Moving straight on to book 3!!

Here are the links to the author's page and Amazon:

Sunday, 5 June 2016

Affairs of the Dead by A J Locke

This is an urban fantasy,bordering on a paranormal romance.

The first sentence is an excellent hook and sets the tone for the novel and the initial scene was quite shocking in some ways, but delivered in a humorous and rather tongue-in-cheek way.

The heroine is sassy, opinionated and flawed, makes poor choices (as do we all), and can be both likeable and unlikable at the same time. Both her character and her circumstances develop throughout the novel, revealing a multi-layered personality that is not evident initially. The reader gets much more than first appearances would suggest. Even though she does things I would not personally condone, I still believe her to be a character who deserves the reader's empathy because she does grow as the story progresses to realise that some of her actions and attitudes might be less than attractive. If there wasn't for this development then Selene would be a decidedly unlikable character.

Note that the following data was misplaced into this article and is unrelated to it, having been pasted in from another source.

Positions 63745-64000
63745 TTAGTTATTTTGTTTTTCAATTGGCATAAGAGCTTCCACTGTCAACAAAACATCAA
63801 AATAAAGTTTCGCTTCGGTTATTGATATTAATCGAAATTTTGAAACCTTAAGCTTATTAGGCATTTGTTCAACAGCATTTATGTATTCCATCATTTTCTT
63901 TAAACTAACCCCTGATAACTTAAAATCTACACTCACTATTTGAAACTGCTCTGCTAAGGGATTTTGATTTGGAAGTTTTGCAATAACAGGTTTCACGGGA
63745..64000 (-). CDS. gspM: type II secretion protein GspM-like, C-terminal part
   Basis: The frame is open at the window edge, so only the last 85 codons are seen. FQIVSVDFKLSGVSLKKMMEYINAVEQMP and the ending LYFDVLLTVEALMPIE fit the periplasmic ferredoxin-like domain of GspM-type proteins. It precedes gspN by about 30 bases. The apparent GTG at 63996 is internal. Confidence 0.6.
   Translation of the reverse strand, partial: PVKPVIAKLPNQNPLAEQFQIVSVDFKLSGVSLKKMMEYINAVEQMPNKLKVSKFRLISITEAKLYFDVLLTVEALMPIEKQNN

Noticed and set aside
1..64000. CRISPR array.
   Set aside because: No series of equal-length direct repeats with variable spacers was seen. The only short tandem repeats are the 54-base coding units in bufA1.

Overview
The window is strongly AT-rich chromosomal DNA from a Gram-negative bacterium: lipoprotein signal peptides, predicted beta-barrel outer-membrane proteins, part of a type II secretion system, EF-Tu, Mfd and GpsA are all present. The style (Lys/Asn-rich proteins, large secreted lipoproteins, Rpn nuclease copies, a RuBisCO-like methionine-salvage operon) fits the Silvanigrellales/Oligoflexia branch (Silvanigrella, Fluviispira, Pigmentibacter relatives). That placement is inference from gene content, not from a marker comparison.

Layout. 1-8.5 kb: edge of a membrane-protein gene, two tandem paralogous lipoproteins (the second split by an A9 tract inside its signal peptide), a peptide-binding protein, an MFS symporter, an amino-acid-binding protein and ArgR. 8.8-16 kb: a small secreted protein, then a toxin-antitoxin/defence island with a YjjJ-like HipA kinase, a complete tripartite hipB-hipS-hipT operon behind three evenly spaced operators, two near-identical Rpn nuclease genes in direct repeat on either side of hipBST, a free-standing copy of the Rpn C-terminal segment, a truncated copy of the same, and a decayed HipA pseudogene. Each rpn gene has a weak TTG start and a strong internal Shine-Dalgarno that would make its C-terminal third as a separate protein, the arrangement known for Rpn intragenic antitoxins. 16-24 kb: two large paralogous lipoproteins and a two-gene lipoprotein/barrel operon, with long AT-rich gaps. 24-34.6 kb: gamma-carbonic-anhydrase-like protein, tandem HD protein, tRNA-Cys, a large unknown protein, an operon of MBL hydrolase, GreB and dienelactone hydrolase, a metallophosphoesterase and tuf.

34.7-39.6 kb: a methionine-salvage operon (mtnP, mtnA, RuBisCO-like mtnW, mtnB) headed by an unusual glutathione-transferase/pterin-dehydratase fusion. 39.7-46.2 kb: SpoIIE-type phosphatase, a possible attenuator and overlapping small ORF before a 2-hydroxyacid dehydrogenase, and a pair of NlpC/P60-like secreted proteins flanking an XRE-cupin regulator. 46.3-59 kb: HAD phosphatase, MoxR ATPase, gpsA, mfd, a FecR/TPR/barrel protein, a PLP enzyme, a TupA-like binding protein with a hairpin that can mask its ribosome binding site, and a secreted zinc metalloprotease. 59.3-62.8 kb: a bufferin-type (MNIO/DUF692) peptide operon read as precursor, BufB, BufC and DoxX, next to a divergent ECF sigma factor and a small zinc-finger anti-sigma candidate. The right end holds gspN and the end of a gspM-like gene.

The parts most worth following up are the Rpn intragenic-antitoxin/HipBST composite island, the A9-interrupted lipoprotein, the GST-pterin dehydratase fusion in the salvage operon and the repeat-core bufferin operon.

Every time I thought I could anticipate what was going to happen next, the author threw a curved ball and and surprised me, which kept me turning the pages and I thought it was well paced with a good mix of action and slower scenes.

This is the first novel in a series and I shall look forward to the next one from this author.

Wednesday, 18 May 2016

How much info is too much when it comes to an author?